One mixture does not always fit all

Sowing grass seed on a new golf course is done only at the final ‘finishing off’ stage of the project. Before this happens, many considerations have to be made in order to decide on the right seed mixtures. Whoever makes this decision – the architect, the course constructor, the grass breeder or the seed supplier – has to look closely at factors which are relevant for good grass growth on the new course.

In practice, the best recommendation can be obtained from breeders who have the most knowledge about grasses. Sometimes, the choice for the best adapted mixtures are easy and standard mixtures can be used, but on many projects the conditions are so unusual or deviant that tailor-made solutions are necessary.
So which factors play an important role in choosing the right seed?

Every new golf course is unique because of its design and location. The latter can influence on the choice of grass. Will it be a links course (flooding or salinity problems to be expected)? What will be the altitude (mountains or flat land)? On which soil type will the course be built? This is important mainly for the fairways and roughs because greens and tees are usually constructed artificially. As the performance of grass species (diseases, thatch build up, availability of nutrients) is influenced by the soil pH, it is important to know this.
For instance, nutrient availability for the plants will become difficult at pH levels > 7.5. This affects P (Phosphorous); Fe (Iron); Mg (Magnesium); Cu (Copper) and Zn (Zinc). Because of deficiencies of these elements in the plants, grass growth is disturbed resulting in slow growth, slow recovery after damage and discolouring of the plants.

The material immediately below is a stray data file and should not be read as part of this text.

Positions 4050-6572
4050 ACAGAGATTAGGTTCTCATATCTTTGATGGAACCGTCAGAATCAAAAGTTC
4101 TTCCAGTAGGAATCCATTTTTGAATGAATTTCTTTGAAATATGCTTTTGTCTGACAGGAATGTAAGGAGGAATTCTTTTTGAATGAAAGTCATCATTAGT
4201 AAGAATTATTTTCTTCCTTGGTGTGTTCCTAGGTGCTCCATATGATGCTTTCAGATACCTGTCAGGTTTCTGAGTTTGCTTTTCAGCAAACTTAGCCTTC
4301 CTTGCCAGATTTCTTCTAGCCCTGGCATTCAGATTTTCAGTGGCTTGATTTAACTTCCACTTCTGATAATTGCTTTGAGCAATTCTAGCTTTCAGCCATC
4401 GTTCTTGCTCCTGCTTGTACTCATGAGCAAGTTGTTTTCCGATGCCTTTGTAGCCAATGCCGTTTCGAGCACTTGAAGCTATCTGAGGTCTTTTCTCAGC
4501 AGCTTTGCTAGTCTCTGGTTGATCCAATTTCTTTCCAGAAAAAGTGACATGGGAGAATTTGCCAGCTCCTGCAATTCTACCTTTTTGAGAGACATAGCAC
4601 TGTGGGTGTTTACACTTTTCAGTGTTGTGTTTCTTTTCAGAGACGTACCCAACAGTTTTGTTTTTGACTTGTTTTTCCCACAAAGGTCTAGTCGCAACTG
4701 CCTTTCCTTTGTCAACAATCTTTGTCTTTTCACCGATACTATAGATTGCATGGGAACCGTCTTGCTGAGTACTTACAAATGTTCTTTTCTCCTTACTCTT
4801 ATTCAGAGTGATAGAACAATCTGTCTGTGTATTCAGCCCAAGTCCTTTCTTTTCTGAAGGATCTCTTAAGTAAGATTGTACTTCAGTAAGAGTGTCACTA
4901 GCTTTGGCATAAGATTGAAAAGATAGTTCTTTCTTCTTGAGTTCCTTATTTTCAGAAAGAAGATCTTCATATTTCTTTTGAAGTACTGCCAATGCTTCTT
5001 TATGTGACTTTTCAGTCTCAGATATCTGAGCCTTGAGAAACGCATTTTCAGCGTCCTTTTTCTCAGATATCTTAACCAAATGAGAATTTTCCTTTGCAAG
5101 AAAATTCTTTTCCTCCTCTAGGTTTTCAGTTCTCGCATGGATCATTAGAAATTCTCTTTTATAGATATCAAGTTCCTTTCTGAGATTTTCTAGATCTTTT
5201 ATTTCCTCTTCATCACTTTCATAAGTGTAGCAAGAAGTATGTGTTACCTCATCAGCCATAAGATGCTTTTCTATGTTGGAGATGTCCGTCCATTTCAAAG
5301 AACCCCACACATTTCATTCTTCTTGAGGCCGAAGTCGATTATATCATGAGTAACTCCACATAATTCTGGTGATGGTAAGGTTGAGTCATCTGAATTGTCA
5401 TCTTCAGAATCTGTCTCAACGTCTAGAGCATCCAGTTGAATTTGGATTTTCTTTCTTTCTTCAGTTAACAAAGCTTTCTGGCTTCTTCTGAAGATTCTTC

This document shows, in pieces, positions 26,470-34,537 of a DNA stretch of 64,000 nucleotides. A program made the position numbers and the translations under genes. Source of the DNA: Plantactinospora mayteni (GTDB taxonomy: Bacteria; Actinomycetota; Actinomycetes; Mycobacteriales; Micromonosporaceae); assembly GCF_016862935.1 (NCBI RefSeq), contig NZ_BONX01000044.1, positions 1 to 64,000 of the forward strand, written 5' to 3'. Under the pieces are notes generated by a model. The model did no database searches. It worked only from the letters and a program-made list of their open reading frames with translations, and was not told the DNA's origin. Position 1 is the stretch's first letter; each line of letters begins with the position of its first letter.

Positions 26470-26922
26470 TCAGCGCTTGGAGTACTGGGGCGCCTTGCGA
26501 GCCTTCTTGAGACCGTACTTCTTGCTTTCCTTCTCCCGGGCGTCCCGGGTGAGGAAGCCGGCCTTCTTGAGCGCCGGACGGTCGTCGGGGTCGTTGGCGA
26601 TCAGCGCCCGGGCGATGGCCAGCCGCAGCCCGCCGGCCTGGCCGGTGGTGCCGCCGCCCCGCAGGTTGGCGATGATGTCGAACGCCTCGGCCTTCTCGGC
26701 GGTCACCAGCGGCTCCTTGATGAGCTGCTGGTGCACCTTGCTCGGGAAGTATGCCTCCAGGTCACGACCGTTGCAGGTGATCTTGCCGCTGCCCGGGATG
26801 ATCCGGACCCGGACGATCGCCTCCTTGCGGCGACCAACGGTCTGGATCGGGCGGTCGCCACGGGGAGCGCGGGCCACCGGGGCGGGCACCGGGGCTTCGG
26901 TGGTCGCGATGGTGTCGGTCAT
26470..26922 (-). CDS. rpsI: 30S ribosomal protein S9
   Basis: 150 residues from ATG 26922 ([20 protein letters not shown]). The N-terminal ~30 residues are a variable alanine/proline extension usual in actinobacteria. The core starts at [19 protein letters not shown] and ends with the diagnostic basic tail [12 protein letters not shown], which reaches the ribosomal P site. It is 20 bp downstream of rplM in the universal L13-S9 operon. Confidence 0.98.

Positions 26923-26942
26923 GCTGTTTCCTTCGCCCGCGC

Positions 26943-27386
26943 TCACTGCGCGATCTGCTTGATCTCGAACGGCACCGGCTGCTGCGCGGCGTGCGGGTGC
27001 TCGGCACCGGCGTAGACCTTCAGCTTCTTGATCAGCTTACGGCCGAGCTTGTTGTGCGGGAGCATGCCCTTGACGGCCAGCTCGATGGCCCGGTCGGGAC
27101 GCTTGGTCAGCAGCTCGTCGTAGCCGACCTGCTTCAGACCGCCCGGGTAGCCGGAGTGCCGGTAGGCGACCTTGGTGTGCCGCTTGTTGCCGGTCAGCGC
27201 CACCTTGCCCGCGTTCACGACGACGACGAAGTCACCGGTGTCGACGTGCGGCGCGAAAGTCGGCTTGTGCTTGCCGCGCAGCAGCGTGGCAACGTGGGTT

Within grass species, many differences exist among varieties regarding heat stress tolerance, drought resistance, frost tolerance and disease resistance. Therefore, it is necessary to understand in advance the climatic (local) conditions very well. Although greens and tees are often irrigated, it is still important to know the annual precipitation, which is important for roughs, non-irrigated fairways and driving ranges. In areas with severe winters, not only the lowest average temperature is important, but also the snow and the duration of snow cover. This will pose problems for Fusarium.

All golf courses use water, but how they use it differs from course to course or from location to location. Water can come from different sources (drinking water, ponds, ground water wells or sewage water). Quality can vary a lot, except for drinking water. The pH value of the water can have a major influence on good grass growth because it will have an effect on the soil pH. In general, most turf grass pathogens are able to grow at any pH encountered by turf. A low pH (<5.5) gives a worse nitrification, a blocking of P, Mg deficiency. Along with difficulties for plants in taking up elements, other negative factors influenced by high soil pH are:
l Limitation of soil microbial processes (breakdown of Nitrogen).
l More summer patch problems on Poa pratensis, Festuca rubra and Poa annua.
l More problems with Fusarium.
A pH between 6-7 is considered the best for nutrient uptake and microbial activity.
In dry areas (hot climates) many golf courses are using, or are forced to use, sewage water. This kind of water usually contains a lot of salts which cause problems to grass.
It is possible to select for salt tolerance – not only from species but varieties too. Some new courses are restricted to using drinking water and if there are no alternatives it is important to choose drought tolerant grasses (e.g. Koeleria macrantha, Tall fescue or Bermudagrass) to minimise the usage of drinking water and therefore the cost.

Too often, new golf courses are seeded with grasses without considering the following points in advance: